DENVER — Lawmakers have drafted legislation that, if passed, would create a fee depending on how heavy a vehicle is. The money collected would later be granted to local governments for pedestrian safety improvements to the roadways.
According to the Colorado Department of Transportation (CDOT), pedestrian deaths have been trending upward for the last decade, and hit a 20-year record high of 111 deaths in 2022.
"Data shows us that heavier vehicles are a part of the problem, and that's agnostic. It's not a judgment on the kind of vehicle you drive. It's just a fact that these vehicles are more often involved in fatalities and serious injuries," said Senator Lisa Cutter (D), a sponsor of the bill.
The legislation passed through the Transportation and Legislative Review Committee as an interim bill.
If passed, the fee would be implemented for vehicle owners in the 12 most populous counties in Colorado.
"We will create a separate enterprise, and the fees will be deposited into this enterprise and then grants will come out of that to local governments," said Cutter. "Cities can apply to do things to make their main streets safer and to provide their high traffic areas more safety for their pedestrians and bicyclists and all the vulnerable road users."
Commercial vehicles will be exempt from the fee, while passenger cars and light trucks would be charged a sliding scale.
The legislation does not require a fee for a vehicle owner if their car weighs under 3,500 lbs. From there, the fee would be:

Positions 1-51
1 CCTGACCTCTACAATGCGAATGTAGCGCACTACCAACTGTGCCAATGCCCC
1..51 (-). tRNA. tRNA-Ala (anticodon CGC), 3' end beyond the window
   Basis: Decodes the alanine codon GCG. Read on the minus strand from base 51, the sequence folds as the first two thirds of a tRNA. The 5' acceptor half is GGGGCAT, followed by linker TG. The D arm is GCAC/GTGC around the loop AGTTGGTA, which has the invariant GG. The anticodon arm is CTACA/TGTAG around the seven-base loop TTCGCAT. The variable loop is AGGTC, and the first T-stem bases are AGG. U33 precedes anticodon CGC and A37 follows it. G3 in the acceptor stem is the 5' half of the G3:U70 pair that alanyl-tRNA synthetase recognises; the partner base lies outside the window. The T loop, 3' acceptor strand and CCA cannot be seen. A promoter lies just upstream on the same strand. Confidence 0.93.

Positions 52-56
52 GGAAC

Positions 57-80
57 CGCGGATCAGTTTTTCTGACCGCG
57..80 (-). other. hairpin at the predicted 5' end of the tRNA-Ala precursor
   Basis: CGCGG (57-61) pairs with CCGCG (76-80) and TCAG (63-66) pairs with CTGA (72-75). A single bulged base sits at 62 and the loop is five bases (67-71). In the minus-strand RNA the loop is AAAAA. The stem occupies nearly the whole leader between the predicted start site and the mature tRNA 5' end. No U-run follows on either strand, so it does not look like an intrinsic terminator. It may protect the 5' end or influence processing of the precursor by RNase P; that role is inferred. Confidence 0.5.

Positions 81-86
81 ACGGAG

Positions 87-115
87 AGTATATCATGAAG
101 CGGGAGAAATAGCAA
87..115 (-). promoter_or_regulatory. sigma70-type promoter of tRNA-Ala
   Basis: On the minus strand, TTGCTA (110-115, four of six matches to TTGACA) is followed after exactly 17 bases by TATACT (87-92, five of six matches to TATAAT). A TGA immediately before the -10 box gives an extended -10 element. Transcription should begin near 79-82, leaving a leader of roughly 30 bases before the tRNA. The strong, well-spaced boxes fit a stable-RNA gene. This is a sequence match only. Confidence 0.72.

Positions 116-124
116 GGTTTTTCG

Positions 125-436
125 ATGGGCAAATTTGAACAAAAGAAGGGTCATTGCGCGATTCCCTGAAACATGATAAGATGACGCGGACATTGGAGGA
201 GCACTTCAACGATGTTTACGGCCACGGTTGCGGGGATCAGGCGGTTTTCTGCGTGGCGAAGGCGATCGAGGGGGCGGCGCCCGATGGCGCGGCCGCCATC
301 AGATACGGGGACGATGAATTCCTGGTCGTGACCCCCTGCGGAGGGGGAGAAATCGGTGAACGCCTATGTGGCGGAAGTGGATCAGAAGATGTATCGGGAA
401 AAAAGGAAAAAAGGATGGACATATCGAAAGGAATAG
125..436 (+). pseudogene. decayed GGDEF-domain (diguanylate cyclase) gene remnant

- 0.3 cents per pound for each vehicle pound between 3,501 and 4,500 lbs
- 0.4 cents per pound for each pound between 4,501 and 5,500 lbs, with the fee increasing from there.
At that rate, the owner of a 2024 Subaru Outback, with the maximum curb weight of 3,946 lbs, would see a fee of $11.83 annually. The owner of a 2023 Tesla Model Y, with the maximum curb weight of 4,555 lbs, would see a fee of $18.22.
The fee scale is different for trucks. A 2022 Ford F150 with a maximum curb weight of 5,740 lbs would fall under the fee category of one cent per dollar per pound in the range of 5,500 to 6,500 lbs for a total fee of $57.40.
"Inflation's high, fuel's high, energy costs are high. The last thing you need is the government further in your pocket," said Abraham Aryan, owner of Truck Kings in Denver. He also sits on the Colorado Independent Dealers Association.
Aryan said the fees are a band-aid fix for safety and are government overreach.
"It really has nothing to do with the weight of the vehicles as much as it has to do with road construction and how far Colorado is behind," Aryan said. "It's going to hurt just the regular Colorado citizens like you and I who just drive an SUV because you like to go hiking and you maybe have a midsize dog that you'd like to take places with you. Everybody's gonna pay this."
The bill is expected to be introduced on the floor in early 2024.